Gov. Greg Abbott announced Wednesday that he had selected Andy Kahan, Crime Stoppers of Houton’s director of victim services, to serve a five-year term on the State Commission on Judicial Conduct (SCJC).
Prior to joining Crime Stoppers in 2018, Kahan served as a victim advocate with the City of Houston under five mayoral administrations, and then another eight years with the Houston Police Department.
Prompted by a noticeable rise in crime in 2019, Kahan told The Texan that in 2020 he began to track bail bond trends in the region along with the number of victims allegedly murdered by suspects out on bond.
“There have now been 185 victims in Harris County allegedly murdered by a suspect out on multiple felony bonds, personal recognizance (PR) bond, or bond forfeiture,” said Kahan.
While sounding the alarm on the impact of what he calls a “bond pandemic,” Kahan has frequently clashed with local leaders who champion a more lenient approach to setting bonds for violent offenders.
After Kahan presented some of his findings to the Harris County Commissioners Court during a 2020 meeting, Commissioner Rodney Ellis (D-Pct. 2) accused him of fearmongering and County Judge Lina Hidalgo rejected a proposal to collaborate with Crime Stoppers, saying she preferred to work with groups that did not “have an ax to grind.”
Kahan dismissed the criticism, saying, “Yes, I will agree that I do have an ax to grind for the … people that have been killed by defendants released on a multitude of bonds in Harris County.”
Since then, Kahan has frequently testified before Texas legislative committees on how bond policies may contribute to rising violent crime. More recently, he has spoken on criminal court judges releasing suspects charged with Felon in Possession of a Weapon on PR bonds, which Kahan calls a “get out of jail free card” because suspects pay nothing prior to release.
Kahan also appears on the FOX 26 “Breaking Bond” series each week, during which he highlights habitual violent suspects repeatedly released on bond by Harris County judges.
He also serves as a board member of Parents of Murdered Children and Surviving Families Members of Homicide.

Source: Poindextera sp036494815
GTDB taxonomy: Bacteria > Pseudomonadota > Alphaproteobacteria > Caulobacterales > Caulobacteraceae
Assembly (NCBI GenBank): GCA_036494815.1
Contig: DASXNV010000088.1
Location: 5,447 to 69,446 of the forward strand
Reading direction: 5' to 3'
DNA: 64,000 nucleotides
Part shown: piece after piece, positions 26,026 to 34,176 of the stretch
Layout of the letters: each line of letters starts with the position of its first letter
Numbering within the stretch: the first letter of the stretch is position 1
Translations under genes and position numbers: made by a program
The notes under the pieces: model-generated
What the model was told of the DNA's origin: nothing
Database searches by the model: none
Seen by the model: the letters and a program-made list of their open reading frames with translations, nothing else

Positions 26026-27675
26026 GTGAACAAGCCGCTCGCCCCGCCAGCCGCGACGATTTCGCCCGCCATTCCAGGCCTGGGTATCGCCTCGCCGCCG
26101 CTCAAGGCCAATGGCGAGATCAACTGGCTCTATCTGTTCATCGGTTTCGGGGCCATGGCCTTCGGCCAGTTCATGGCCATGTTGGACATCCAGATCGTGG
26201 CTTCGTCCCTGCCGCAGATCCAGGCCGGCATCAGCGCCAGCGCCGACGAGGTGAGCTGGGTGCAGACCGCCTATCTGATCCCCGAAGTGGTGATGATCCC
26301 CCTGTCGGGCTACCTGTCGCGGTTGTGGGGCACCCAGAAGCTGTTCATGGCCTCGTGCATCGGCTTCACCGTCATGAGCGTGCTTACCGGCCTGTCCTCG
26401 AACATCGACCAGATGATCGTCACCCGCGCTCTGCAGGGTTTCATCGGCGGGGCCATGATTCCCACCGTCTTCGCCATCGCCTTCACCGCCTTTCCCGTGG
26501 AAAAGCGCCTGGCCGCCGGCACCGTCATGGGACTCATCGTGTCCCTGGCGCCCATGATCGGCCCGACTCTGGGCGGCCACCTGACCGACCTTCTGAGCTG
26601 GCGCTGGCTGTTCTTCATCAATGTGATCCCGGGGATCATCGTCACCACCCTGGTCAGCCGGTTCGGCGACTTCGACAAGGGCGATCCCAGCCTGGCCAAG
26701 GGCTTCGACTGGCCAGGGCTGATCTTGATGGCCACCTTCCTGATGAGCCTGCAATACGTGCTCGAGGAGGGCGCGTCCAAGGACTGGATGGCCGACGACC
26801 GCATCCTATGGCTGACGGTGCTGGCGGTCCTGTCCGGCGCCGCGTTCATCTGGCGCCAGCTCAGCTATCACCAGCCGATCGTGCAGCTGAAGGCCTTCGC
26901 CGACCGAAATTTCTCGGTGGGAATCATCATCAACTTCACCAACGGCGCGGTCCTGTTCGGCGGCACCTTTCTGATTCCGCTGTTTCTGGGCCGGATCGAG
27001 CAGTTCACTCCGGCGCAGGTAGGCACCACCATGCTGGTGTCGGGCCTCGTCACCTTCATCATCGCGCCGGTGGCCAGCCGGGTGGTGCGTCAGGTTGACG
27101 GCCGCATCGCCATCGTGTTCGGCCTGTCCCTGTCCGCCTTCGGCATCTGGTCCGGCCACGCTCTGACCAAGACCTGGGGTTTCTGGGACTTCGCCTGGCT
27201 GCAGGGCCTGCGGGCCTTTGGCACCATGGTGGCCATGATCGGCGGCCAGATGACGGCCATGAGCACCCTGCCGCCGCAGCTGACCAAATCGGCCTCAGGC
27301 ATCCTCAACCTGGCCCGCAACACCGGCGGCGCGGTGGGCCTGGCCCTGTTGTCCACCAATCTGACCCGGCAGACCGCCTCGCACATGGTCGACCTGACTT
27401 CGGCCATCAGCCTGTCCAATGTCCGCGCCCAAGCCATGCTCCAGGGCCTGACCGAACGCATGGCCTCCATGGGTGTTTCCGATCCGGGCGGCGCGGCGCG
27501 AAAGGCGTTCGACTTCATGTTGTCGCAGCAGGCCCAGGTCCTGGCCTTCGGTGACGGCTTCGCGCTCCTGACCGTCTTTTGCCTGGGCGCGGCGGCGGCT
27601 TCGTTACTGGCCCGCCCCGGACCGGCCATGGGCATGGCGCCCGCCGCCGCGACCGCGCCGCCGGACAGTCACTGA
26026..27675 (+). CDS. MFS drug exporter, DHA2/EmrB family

Kahan said he did not seek the appointment, but was pleasantly surprised when contacted by the governor’s office last month about the role.
“I readily accept this new challenge, but I will be continuing my advocacy work at Crime Stoppers on behalf of victims,” said Kahan.
SCJC consists of 13 members, including six judges appointed by the Supreme Court of Texas, two attorneys appointed by the State Bar of Texas who are specifically not judges, and five citizen members appointed by the governor who are neither attorneys nor judges. All appointees must be confirmed by the Texas Senate.
Tasked with reviewing complaints on judicial conduct, SCJC has authority to issue public reprimands, order public or private sanctions, and in some cases suspend judges or refer a judge to the Supreme Court of Texas for suspension or removal from office.
Earlier this year, SCJC referred Harris County Criminal Court Judge Franklin Bynum to the Texas Supreme Court for possible removal, although he lost his primary election in March 2022 and will not return to the bench in January. Complaints from the Harris County District Attorney’s Office allege that Bynum ordered the sheriff’s office not to collect DNA samples from defendants and demonstrated bias against victims of domestic assaults.
Disclosure: Unlike almost every other media outlet, The Texan is not beholden to any special interests, does not apply for any type of state or federal funding, and relies exclusively on its readers for financial support. If you’d like to become one of the people we’re financially accountable to, click here to subscribe.
Holly Hansen is a regional reporter for The Texan living in Harris County. Her former column, “All In Perspective” ran in The Georgetown Advocate, Jarrell Star Ledger, and The Hill Country News, and she has contributed to a variety of Texas digital media outlets. She graduated summa cum laude from the University of Central Florida with a degree in History, and in addition to writing about politics and policy, also writes about faith and culture.